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Aquaman #12

Posted: Monday, November 17, 2003
By: Jason Cornwell



Writer: Rick Veitch
Artists: Yvel Guichet (p), Mark Propst (i)

Publisher: D.C. Comics

Plot:
As Aquaman finds himself locked in a seemingly hopeless battle with the Thirst for the control of the Secret Sea, the situation in Atlantis has become a full blown crisis, as dark magic has swept over the world's oceans transforming all ocean life into raging monstrosities. However, Aquaman is able to solve both these problems by simply giving up, as his surrender allows the forces of light to sweep over the world, instantly solving everything.

Comments:
Rick Veitch had a number of balls in the air when he entered this final issue of his run, so I entered this issue expecting him to use a quick fix solution that sweeps over the comic instantly resolving all the various problems. However, expecting to see one doesn't do much to quash my disappointment that Rick Veitch actually made use of one, as out of all the tricks a writer can employ in the telling of their stories, the instant cure-all solution sits right up there with "it was all a dream" on the list of my least favorite endings. What's more the big solution is dependent on Aquaman essentially giving up, which simply doesn't project a heroic feel. I mean, having our hero throw up his hands and surrender during a fight in which the fate of the entire world is in the balance is not the ideal method of selling the character to the readers as a heroic figure that you would want in your corner during a crisis. Now it was nice to see the JLA put in an appearance, even if they do little more than scurry about like Chicken Littles discussing how little there is for them to do to keep the sky from falling. The issue also does some nice work when it comes to taking care of the supporting cast that was developed for the book, as the old fisherman finally gives up the ghost, while Sweeney's crush is cut off at the pass with a somewhat humorous admission by Aquaman. Overall though this is an issue that resolves its problems with what is essentially a wave of the hand, and this never results in an enjoyable reading experience.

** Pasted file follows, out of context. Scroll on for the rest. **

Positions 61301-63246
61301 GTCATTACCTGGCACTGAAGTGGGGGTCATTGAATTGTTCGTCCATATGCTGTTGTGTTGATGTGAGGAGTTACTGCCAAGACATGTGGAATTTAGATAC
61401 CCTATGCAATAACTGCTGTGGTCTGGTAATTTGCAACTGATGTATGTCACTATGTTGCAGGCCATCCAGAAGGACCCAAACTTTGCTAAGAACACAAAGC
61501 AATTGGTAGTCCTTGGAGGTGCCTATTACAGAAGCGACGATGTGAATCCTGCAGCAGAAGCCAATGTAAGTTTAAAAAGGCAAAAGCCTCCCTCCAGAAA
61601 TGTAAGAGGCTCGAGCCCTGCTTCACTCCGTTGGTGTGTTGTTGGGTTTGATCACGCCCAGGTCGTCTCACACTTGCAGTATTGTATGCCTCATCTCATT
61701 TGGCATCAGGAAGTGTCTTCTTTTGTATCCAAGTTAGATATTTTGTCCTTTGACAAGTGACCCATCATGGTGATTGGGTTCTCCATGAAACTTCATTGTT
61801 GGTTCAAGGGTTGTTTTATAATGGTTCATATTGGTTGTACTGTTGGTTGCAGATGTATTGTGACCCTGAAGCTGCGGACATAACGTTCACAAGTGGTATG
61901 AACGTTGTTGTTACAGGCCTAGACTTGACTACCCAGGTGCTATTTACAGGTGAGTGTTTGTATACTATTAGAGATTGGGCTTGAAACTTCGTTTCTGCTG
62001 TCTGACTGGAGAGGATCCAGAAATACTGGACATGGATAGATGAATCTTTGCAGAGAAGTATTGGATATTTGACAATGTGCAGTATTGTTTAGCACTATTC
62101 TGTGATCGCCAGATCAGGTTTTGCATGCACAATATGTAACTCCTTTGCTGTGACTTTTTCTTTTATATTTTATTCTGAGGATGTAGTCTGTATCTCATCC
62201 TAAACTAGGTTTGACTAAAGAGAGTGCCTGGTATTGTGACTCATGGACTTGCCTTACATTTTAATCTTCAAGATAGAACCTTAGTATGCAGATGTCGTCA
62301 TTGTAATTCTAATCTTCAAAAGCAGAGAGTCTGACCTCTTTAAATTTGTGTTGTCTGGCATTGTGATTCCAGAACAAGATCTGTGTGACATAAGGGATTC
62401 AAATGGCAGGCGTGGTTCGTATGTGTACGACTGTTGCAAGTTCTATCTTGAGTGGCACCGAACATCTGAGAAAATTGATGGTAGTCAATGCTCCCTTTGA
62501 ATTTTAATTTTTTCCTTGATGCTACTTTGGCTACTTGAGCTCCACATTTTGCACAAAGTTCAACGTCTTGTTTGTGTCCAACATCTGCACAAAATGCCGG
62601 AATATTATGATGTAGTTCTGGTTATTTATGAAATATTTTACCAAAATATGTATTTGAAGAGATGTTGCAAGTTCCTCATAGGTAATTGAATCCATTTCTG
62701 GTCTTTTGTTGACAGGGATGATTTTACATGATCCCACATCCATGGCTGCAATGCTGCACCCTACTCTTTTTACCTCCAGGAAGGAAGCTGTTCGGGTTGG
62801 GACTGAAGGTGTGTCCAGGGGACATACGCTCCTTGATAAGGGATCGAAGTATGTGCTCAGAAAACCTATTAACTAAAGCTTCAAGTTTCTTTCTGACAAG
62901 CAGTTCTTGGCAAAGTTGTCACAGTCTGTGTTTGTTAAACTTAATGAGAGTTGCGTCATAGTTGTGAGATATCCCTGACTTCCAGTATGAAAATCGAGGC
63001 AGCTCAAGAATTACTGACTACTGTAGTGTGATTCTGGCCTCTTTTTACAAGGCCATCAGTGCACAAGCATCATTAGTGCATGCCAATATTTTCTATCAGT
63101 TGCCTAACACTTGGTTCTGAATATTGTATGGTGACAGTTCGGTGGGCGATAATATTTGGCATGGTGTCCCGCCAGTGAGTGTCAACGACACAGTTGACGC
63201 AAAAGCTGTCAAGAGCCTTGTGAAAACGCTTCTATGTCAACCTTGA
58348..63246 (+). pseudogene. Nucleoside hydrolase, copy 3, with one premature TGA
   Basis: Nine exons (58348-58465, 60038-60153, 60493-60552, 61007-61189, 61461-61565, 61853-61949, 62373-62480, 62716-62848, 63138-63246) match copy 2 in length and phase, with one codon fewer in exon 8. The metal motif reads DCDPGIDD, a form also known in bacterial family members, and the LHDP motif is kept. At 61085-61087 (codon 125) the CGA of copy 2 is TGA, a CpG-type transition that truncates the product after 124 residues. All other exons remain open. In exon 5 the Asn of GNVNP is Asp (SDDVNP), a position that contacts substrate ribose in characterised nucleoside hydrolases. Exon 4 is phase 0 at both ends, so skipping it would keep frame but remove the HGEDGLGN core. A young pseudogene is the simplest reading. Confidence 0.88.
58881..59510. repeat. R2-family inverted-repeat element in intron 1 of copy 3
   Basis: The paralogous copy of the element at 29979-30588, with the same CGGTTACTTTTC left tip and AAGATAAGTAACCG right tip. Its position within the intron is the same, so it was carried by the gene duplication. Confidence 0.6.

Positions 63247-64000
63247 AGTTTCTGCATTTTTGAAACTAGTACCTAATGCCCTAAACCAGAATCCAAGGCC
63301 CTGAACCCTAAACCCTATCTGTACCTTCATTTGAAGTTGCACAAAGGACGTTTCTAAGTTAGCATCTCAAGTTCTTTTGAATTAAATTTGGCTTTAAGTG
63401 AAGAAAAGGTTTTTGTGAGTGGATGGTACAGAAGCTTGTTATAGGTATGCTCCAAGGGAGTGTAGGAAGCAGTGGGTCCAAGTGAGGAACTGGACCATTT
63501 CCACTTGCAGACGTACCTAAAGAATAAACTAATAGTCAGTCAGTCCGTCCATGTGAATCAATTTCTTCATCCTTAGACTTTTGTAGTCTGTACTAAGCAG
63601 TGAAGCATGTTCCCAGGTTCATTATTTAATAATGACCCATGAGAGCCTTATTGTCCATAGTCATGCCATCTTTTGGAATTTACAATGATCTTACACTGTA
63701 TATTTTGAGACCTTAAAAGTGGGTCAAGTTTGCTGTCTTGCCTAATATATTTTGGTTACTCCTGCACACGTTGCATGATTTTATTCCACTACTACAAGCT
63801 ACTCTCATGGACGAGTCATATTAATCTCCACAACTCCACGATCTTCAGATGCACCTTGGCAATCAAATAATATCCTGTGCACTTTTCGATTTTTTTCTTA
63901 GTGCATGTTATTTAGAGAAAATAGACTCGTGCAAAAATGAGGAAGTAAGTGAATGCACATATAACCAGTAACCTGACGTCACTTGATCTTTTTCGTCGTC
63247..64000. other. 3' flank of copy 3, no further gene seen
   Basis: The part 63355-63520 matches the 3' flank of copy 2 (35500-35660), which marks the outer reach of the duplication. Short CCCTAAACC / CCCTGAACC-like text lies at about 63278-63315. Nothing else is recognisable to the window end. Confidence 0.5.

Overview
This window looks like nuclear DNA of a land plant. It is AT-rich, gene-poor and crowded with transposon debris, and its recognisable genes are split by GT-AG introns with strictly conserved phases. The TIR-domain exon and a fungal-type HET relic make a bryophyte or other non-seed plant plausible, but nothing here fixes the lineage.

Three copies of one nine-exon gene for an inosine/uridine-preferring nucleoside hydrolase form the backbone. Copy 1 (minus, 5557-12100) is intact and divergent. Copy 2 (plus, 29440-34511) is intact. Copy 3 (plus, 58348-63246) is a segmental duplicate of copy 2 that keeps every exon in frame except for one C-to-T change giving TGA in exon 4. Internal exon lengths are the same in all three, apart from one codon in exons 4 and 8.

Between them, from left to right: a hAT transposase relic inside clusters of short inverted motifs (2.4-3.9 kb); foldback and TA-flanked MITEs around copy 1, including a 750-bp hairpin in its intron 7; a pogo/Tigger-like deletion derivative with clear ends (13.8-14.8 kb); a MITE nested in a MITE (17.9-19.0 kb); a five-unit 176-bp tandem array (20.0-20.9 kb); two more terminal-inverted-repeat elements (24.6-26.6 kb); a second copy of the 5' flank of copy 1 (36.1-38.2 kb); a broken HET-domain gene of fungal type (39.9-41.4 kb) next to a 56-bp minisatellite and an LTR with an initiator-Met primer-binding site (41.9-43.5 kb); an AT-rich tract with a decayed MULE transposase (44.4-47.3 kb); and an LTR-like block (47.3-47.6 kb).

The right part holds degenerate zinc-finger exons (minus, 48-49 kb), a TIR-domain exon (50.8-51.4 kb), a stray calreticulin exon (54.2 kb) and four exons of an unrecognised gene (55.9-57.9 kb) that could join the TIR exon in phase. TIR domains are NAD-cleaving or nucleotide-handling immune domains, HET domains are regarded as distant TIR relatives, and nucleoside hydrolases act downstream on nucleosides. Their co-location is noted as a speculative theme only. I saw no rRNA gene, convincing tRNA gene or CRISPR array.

As for the art, Yvel Guichet continues to offer up some fairly solid, if somewhat unremarkable work on this series, as for the most part the story is visually easy to follow, but the big impact moments lack the visual punch that they require. I mean there a one-page shot of the evil creation, which is altering all the life in the ocean, where the art does a very poor job of conveying the size of this creature, and it also doesn't help that half the creature is off panel. The look of the merged Aquaman/Thirst creature is also a bit disappointing, as there are panels where this creation almost looks cartoonish, which in turn acts against the panels where it's supposed to come across as a dangerous treat. The sequence where everything is returned to normal is also a bit weak as it's largely dependent on the dialogue to tell us what is going on, and this is never a good sign when the art is supposed to be delivering a big impact moment.

Final Word:
The idea that a writer can resolve their big crisis, or in this case a pair of them, with a instant quick fix is something I've come to see as a writer essentially telling the reading audience that they couldn't be bothered to come up with a proper ending. I mean how much effort does it take for a writer to set up a problem, if such an easy resolution is waiting in the wings to solve everything once you've advanced the crisis to the stage where everything looks hopeless. Now I've been treated to this type of ending literally hundreds of times during my decades of reading comics so Rick Veitch isn't doing anything I haven't seen before, but it's reached the stage where I'm simply no longer willing to view these type endings as anything but the writer engaging in outright lazy plot resolution, and while I saw this one coming it's still disappointing. It is nice to see this book acknowledge that the JLA would respond to a crisis of this magnitude though, as far too often books seem to forget they are part of a larger universe, with their insular storytelling practices.



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